LONDON (AP) — Police ratcheted up the pressure on WikiLeaks founder Julian Assange on Wednesday, asking European officers to arrest him on rape charges as his organization continued to embarass the Obama adminstration with a stream of leaked diplomatic cables.
Mr. Assange, a 39-year-old Australian, disappeared from public view after a Nov. 5 press conference in Geneva. He has spoken publicly only through online interviews, while a statement from his lawyer said the Australian was being persecuted by Swedish officials who are seeking his arrest on sex crime charges.
Ms. Ny’s office said that “for secrecy reasons, she cannot give more information concerning this matter at the moment,” while Scotland Yard and Britain's Serious and Organized Crime Agency, which processes European warrants, also declined comment.
Mr. Assange is wanted on suspicion of rape, sexual molestation and unlawful coercion. The exact nature of the allegations isn’t completely clear, although Mr. Stephens in the past has described them as a part of “a post-facto dispute over consensual, but unprotected, sex.” Swedish prosecutors have disagreed about whether to label the most serious charge as rape.
Formal charges have not been filed, but a detention order issued at Ms. Ny’s request on Nov. 18 remains in force pending an appeal by Mr. Assange. The case is now before Sweden’s Supreme Court, which will make a decision Wednesday or Thursday.
Mr. Assange’s secret-spilling group has leaked a series of confidential U.S. intelligence and diplomatic reports this year, including the disclosure earlier this week of hundreds of classified State Department cables. U.S. officials have reacted with outrage, with Secretary of State Hillary Rodham Clinton accusing WikiLeaks of acting illegally and promising “aggressive steps to hold responsible those who stole this information.”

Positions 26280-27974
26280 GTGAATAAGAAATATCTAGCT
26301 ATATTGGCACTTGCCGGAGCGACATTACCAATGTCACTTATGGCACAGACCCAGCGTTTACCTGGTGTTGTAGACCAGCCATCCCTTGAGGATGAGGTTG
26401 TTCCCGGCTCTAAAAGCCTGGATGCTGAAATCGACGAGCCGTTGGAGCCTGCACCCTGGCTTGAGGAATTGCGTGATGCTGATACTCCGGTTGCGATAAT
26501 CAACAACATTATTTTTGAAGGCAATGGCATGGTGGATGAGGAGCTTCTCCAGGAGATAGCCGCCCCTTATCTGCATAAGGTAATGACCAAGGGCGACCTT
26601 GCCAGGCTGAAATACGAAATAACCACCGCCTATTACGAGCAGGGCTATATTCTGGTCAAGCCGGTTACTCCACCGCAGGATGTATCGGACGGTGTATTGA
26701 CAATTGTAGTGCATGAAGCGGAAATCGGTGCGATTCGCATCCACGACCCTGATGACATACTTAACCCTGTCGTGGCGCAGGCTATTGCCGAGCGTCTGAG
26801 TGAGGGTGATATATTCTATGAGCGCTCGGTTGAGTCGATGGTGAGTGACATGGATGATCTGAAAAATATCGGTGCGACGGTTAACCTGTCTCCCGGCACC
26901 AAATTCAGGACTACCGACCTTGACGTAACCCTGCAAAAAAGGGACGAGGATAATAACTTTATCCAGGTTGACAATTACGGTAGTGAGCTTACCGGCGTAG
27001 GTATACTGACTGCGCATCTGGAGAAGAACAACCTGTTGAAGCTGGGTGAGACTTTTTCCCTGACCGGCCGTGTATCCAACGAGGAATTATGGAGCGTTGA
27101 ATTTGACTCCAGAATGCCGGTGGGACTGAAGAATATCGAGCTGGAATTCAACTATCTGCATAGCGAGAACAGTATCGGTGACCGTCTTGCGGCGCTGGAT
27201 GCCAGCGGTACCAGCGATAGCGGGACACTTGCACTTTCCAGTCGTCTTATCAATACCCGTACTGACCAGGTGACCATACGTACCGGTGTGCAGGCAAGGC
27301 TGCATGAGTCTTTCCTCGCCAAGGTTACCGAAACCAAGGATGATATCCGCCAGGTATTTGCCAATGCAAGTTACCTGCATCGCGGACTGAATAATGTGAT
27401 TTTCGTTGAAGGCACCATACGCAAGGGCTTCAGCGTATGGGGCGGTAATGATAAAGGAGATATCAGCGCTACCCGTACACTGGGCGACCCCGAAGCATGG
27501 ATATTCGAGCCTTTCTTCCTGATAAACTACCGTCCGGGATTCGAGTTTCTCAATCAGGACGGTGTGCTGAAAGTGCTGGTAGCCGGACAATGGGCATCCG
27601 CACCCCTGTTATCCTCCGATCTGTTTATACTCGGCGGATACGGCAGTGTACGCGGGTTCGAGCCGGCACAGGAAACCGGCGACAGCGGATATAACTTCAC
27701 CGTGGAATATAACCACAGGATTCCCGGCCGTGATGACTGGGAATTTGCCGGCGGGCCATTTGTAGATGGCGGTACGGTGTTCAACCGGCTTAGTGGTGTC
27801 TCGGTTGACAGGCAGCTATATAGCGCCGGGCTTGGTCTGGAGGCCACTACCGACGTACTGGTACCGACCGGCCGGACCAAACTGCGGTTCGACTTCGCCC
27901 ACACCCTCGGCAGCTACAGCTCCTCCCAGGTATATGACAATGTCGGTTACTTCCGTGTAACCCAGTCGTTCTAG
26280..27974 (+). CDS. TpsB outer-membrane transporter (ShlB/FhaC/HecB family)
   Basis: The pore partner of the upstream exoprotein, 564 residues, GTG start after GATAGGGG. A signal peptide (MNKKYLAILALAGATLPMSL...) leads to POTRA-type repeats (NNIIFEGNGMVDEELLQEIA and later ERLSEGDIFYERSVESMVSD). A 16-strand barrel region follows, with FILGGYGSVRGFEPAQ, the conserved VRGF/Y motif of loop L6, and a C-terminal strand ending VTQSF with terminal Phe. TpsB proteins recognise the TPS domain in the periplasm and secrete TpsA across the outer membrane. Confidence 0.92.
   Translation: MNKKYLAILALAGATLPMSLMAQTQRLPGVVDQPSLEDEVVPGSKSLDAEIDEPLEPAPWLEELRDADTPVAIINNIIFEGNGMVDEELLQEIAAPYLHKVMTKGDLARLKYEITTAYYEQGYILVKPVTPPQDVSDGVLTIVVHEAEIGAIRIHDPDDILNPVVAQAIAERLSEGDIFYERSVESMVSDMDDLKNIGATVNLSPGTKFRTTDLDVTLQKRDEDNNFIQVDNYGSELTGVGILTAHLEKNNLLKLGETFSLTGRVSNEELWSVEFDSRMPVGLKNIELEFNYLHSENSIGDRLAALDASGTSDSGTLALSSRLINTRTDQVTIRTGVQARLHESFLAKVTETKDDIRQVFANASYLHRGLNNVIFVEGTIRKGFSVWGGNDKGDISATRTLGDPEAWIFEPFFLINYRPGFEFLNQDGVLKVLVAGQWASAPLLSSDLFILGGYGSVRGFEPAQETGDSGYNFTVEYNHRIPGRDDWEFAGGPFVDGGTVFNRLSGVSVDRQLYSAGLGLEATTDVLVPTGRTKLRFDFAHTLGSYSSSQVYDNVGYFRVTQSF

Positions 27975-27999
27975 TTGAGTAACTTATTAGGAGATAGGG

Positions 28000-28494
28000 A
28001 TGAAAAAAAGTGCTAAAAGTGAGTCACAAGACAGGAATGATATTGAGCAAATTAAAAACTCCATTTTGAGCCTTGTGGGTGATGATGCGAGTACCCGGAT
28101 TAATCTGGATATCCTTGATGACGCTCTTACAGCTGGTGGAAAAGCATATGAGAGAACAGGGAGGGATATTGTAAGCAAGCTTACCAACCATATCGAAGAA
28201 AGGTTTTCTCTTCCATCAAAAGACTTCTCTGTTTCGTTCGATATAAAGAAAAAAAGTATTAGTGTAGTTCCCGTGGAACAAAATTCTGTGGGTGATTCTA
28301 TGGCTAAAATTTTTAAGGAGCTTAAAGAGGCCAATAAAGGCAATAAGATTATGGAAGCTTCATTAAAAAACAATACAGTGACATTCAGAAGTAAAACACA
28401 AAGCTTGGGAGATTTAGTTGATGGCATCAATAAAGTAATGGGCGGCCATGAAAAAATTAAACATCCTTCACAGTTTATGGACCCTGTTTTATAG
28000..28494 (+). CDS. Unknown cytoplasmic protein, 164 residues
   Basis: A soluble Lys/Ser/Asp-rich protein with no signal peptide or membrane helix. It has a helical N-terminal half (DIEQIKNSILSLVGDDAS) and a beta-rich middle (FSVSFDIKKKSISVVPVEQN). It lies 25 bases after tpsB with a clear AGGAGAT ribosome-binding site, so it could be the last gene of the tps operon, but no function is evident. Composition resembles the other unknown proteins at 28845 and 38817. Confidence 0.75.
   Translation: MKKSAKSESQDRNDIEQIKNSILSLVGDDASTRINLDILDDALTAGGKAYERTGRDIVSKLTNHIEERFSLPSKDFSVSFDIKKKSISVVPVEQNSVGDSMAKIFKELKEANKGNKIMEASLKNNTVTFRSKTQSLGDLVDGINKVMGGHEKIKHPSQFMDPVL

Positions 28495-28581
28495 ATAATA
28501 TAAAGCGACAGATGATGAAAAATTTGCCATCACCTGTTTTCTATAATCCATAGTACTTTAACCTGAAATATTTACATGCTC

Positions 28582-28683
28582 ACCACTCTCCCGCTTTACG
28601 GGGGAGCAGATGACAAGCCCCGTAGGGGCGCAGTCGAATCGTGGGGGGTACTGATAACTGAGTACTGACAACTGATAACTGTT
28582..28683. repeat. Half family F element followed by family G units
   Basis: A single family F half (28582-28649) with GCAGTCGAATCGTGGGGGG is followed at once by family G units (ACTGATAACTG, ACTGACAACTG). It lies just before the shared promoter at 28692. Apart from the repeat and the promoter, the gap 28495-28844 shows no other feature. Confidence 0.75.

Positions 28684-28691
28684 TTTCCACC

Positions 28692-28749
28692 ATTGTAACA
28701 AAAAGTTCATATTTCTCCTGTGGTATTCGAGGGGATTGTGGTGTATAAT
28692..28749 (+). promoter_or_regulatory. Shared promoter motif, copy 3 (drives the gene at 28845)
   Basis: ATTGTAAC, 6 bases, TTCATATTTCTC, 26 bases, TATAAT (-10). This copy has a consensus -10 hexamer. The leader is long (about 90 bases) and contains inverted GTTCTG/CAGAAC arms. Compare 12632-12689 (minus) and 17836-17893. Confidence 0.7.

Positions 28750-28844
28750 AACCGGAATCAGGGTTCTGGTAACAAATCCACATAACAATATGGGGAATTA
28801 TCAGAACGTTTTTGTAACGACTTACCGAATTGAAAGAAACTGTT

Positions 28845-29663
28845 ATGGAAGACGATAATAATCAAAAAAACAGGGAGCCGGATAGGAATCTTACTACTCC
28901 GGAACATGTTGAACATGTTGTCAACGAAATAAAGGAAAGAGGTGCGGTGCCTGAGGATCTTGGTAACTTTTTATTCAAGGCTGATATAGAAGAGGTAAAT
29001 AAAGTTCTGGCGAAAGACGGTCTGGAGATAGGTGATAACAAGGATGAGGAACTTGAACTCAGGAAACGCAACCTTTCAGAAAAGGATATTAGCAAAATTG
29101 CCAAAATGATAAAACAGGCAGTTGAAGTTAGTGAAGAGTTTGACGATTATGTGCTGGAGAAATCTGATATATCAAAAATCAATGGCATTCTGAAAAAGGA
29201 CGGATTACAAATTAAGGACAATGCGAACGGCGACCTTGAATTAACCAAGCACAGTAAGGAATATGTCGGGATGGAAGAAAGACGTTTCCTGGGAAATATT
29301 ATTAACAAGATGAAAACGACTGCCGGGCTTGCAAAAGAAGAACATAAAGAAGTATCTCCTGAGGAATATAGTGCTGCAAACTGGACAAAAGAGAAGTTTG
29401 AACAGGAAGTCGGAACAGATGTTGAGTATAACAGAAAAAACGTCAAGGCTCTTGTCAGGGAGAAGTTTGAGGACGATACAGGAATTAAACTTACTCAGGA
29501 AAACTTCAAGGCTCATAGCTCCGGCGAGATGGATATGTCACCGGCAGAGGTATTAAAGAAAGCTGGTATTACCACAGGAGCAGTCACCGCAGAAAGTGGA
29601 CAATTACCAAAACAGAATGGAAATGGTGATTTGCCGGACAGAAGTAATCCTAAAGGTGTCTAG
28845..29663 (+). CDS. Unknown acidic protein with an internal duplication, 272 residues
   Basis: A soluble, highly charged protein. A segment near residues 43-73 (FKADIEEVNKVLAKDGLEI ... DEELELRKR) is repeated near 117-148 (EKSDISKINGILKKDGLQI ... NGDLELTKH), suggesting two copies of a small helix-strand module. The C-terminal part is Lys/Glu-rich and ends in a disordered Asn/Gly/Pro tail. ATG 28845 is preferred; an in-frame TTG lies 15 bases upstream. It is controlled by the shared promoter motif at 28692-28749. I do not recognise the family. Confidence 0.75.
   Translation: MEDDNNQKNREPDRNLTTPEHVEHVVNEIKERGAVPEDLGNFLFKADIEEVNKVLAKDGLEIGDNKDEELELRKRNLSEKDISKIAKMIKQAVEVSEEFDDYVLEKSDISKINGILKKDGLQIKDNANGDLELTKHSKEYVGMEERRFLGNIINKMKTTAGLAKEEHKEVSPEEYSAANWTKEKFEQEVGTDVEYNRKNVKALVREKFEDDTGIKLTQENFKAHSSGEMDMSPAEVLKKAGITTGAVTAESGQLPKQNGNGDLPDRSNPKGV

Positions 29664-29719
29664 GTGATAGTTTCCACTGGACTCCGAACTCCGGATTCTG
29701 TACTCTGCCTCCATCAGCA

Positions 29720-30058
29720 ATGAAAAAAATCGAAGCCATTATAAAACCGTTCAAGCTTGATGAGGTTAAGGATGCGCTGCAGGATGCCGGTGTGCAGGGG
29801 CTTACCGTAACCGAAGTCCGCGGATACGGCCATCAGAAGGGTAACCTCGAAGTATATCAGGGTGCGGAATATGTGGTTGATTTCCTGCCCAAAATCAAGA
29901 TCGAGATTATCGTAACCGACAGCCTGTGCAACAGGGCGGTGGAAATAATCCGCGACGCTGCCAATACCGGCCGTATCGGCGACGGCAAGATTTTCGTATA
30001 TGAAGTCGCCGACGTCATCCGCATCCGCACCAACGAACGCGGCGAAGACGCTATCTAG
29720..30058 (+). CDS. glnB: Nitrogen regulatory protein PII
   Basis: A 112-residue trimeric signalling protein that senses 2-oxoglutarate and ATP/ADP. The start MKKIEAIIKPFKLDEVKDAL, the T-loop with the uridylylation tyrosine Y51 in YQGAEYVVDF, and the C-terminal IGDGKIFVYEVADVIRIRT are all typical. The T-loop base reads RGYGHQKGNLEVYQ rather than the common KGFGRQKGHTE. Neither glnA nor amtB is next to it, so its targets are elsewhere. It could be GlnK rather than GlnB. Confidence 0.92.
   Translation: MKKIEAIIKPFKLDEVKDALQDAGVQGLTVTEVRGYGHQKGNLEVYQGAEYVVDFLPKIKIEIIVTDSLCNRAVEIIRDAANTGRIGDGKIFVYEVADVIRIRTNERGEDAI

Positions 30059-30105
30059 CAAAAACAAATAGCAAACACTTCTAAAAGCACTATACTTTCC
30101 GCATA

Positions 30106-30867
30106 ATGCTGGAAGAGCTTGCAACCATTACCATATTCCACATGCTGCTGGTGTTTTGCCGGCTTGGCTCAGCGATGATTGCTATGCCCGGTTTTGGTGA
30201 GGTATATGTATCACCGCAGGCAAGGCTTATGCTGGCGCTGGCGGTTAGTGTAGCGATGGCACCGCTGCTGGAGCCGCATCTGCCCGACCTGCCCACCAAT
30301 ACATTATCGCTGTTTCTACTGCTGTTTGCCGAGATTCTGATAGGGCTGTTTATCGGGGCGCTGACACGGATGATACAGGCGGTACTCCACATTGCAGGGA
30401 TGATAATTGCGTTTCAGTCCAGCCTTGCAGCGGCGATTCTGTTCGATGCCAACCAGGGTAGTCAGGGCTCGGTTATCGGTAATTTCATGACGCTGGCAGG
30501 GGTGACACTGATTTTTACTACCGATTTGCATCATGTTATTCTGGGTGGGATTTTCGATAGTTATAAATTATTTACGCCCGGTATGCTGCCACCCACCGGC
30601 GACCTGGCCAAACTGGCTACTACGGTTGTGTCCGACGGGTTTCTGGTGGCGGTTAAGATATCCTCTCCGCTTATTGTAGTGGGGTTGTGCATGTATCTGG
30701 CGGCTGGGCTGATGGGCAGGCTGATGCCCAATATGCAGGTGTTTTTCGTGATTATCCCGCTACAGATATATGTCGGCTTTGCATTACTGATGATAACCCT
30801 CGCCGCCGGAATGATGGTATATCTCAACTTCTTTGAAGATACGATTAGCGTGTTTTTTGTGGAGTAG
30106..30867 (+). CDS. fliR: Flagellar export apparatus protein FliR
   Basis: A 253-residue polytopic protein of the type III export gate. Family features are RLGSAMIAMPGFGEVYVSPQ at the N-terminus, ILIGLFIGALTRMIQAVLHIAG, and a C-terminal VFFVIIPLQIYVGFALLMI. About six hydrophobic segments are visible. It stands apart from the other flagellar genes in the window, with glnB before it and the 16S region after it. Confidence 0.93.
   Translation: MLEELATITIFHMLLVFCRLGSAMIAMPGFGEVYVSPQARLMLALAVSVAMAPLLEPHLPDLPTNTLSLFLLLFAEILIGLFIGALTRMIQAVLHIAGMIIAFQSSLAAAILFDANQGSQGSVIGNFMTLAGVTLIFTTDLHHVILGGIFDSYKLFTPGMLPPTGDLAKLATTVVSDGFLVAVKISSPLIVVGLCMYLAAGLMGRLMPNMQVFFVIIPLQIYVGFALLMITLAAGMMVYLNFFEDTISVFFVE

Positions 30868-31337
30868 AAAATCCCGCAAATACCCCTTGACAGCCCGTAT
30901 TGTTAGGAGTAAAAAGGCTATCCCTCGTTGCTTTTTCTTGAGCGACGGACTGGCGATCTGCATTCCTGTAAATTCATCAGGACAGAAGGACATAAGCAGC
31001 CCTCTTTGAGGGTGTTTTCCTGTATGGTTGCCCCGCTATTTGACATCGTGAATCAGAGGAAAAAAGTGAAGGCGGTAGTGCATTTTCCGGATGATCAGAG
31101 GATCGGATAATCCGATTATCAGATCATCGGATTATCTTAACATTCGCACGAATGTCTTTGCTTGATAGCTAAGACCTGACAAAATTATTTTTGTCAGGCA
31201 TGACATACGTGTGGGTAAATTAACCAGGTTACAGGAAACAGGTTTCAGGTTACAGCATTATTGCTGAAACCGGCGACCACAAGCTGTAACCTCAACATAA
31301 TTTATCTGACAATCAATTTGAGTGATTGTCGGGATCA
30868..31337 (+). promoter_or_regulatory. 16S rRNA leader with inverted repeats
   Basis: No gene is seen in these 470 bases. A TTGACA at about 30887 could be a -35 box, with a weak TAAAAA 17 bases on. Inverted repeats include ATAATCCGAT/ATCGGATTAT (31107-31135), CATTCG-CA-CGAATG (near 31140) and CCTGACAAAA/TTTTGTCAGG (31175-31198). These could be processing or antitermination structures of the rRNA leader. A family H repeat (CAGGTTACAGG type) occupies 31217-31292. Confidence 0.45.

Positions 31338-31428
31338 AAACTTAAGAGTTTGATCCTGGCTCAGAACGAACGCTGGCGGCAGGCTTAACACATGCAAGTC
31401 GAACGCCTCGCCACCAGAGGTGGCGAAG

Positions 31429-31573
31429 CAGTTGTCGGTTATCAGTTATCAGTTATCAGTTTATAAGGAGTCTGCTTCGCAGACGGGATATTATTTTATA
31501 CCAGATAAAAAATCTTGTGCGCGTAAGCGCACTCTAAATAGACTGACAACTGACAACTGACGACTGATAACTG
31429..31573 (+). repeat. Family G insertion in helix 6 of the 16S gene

Mrs. Clinton said she discussed the leak with her colleagues at a security summit Wednesday in Kazakhstan and said the revelations will not hurt American diplomacy — despite unflattering descriptions of some foreign leaders contained in some of the cables.
Other cables being picked over in the world media have revealed requests for U.S. diplomats to gather personal information on their foreign counterparts, highlighted Western concerns that Islamist militants might get access to Pakistan’s nuclear material, and American skepticism that Islamabad will sever ties to Taliban factions fighting in Afghanistan.
They also showed U.S. doubts over the abilities of Pakistan’s weak, unpopular civilian government
“I have certainly raised the issue of the leaks in order to assure our colleagues that it will not in any way interfere with American diplomacy or our commitment to continuing important work that is ongoing,” Mrs. Clinton said. “I have not any had any concerns expressed about whether any nation will not continue to work with and discuss matters of importance to us both going forward.”View Entire Story
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